As smartphones proliferate across the world, mobile advertising is fast becoming the preferred medium for corporations to communicate with consumers. According to a report from research firm eMarketer released earlier this year, mobile ads will account for more than half of all digital advertising ad spend in 2016. In numerical terms, this means that mobile ad spend will surpass $100 billion. The same firm also reported by mobile advertising will account for 55% of total ad spend by 2017. Digital advertising, which is where Google Inc. (GOOG) dominates currently, will have a 33.5% share.
Google Vs. Facebook
Two technology companies are at the forefront of the mobile revolution: Google and Facebook (FB). Together, both accounted for more than 55% of mobile advertising budgets last year. Given the scope and breadth of their reach on smartphones, they are also expected to dominate the market in coming years.
Although Google is the front runner, Facebook is snapping at its heels. And, unlike the online advertising market where it has a commanding lead, the Mountain View-based company may not hold the pole position for long in the mobile space. This is because mobile advertising is a completely different beast as compared to online advertising. (For more, see Why Facebook Is The Biggest Threat To Google's Ad Revenue Throne.)
How Mobile Advertising Works
For starters, mobile advertising is constrained by ad space. Because mobile screens are relatively small (as compared to desktops), advertisers have less real estate to display their ads. As a result, banner ads and display advertising, which are popular in Google's desktop search results, degrade the search engine's mobile interface by occupying too much real estate.
The mobile experience is also splintered across multiple apps and websites. On a desktop search, Google "infers" your interest based on the search term and serves up ads (linking to specific websites or services) based on that interest.
Mobile apps fragment this centralized approach through an app ecosystem of services and information. A central gateway, such as Google, is absent. Thus, Google Maps becomes an app with independent access in the mobile ecosystem. The metrics used to measure the effectiveness of an ad on mobile are also different. For example, cost per thousand impressions or CPM is a commonly used metric in online advertising. But, mobile ads use time spent inside an app is used as a metric. (For more, see How Smartphones Are Changing Advertising & Marketing.)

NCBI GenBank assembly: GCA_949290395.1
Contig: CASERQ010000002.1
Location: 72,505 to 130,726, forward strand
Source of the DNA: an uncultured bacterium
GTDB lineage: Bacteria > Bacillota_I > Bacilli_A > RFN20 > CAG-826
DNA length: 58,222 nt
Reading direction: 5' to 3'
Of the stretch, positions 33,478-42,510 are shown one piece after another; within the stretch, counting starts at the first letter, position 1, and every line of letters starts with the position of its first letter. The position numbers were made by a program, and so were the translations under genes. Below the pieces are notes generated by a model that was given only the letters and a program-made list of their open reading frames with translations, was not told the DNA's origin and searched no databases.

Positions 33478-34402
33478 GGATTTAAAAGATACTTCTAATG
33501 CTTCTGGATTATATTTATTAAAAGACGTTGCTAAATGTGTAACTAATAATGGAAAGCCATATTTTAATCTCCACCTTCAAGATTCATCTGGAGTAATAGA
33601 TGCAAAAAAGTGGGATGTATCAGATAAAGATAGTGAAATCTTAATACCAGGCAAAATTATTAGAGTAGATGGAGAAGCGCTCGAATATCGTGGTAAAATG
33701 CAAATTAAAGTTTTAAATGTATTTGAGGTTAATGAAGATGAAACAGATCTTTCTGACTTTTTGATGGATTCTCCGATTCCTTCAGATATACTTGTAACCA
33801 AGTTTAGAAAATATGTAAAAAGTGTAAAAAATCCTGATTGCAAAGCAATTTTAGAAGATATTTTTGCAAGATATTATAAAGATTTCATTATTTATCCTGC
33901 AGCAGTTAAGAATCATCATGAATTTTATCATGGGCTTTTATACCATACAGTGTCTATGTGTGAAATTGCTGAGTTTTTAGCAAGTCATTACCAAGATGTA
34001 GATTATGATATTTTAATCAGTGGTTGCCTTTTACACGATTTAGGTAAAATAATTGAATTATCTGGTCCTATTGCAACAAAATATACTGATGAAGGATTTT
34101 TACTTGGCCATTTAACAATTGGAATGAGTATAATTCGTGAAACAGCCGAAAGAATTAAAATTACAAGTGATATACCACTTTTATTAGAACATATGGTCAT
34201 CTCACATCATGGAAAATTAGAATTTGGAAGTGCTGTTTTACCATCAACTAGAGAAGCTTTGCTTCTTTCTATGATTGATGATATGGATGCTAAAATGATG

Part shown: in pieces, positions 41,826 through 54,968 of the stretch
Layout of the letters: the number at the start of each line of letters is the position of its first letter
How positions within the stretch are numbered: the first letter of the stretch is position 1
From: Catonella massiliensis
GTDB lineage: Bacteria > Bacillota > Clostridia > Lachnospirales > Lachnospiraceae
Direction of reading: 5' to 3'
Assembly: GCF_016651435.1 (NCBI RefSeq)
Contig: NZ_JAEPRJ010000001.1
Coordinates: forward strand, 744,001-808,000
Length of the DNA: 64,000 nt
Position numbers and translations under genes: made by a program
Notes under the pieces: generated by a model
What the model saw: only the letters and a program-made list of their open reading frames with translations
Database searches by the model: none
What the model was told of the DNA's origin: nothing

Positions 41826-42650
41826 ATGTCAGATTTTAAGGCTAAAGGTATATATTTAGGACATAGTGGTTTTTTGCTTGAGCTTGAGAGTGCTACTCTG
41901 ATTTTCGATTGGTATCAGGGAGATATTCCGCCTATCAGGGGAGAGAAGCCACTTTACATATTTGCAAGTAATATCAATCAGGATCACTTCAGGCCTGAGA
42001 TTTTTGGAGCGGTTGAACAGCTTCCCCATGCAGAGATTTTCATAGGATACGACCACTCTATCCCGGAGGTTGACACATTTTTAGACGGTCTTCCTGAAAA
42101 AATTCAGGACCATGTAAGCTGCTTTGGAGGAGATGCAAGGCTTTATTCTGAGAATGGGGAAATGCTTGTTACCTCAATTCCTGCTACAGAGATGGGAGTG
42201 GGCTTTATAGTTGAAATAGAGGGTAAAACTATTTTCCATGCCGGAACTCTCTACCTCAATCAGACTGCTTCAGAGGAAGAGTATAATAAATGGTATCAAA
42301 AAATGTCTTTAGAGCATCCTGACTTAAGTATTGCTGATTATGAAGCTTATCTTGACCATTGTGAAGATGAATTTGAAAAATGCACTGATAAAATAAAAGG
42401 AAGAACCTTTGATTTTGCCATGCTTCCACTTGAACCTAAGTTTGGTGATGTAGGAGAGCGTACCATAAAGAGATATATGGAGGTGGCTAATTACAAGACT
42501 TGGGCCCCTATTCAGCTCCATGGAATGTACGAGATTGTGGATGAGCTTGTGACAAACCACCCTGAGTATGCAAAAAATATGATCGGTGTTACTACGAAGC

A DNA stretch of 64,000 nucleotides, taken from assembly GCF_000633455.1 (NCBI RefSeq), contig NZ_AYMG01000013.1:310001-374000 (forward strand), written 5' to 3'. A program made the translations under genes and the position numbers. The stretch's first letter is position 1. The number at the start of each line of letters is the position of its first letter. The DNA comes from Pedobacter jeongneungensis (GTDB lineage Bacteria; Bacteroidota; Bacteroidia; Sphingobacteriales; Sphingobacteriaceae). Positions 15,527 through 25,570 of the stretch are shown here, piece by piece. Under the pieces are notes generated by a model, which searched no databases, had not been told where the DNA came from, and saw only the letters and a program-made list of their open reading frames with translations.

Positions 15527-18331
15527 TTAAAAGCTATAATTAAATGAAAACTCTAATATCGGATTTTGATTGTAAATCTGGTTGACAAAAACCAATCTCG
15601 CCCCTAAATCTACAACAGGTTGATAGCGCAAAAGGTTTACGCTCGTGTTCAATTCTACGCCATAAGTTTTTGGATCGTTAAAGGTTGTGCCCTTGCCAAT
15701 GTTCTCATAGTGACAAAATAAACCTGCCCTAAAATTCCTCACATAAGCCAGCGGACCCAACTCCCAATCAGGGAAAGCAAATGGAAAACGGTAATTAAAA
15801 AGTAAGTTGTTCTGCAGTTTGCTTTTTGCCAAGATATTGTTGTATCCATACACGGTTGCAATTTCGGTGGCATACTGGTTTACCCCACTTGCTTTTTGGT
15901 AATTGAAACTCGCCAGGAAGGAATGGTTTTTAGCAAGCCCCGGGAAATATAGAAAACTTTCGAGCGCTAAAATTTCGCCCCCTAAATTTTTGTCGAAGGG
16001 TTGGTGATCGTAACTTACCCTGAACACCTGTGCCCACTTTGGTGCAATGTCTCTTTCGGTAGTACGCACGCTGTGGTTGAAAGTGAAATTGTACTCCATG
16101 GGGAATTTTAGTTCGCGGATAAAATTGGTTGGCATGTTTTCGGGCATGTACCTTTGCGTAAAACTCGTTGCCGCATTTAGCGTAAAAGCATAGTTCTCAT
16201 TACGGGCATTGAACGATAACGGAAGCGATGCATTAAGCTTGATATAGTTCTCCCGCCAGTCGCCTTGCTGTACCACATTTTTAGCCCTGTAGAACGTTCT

Facebook's Mobile Ad Competition
The changed metrics benefit Facebook, a closed system whose pitch to advertisers is the amount of time users spend on its site or in its app. But, it is contrary to Google's design philosophy, which, given the simplicity of its site, is focused on navigating users to destination sites.
The natural fit has propelled Facebook's growth in the mobile ecosystem. In 2012, the company had zero revenue from mobile in its first earnings call. However, mobile accounted for 69% of Facebook's total revenues this year. The company's share of the mobile advertising market also jumped from 5.4% in 2012 to 17.5% in 2013.
In contrast, Google's share of the mobile advertising market, estimated to be worth $8.75 billion, declined from 81% in 2012 to 68% in 2014. The decline occurred despite mobile searches on its search engine outpacing those on desktop.
This is because Google is still searching for ways to monetize the closed mobile experience. The company belatedly added "mobile friendliness" to its criteria for evaluating sites earlier this year. Its popular Android platform is yet to make a serious impact on its bottom line. Earlier this year, the company announced plans to partner with delivery apps to display their services for mobile searches. That strategy seems like a replication of its web approach. Whether it is successful in mobile's fragmented ecosystem, however, remains to be seen.
On the other hand, Facebook has adopted a mobile-first theme since 2012. It's strategy encompasses a wide swathe of devices, apps, ad formats (such as video and display) and geographies. Even as it becomes a hub for people of all ages, the social network has acquired apps, such as Instagram and messaging app Whatsapp, to broaden its audience and services on mobile. (For more, see: Google Ads Vs. Facebook Ads.)
The Bottom Line
Facebook has also ramped up video advertising capabilities and, in a broadside aimed directly at Google's Youtube, announced revenue-sharing terms that are more attractive than the Google site. The company's tie-up with major news organizations to launch the Instant Articles feature is designed to increase the user time inside its ecosystem.
The moves are aimed at leveraging Facebook's direct connection to users. In a presentation deck leaked to the press, the company boasted that its ad targeting campaigns had an accuracy of 89%, as opposed to 39% for similar narrowly targeted campaigns.
Given its current moves, Facebook may overtake Google in the mobile advertising market sooner rather than later.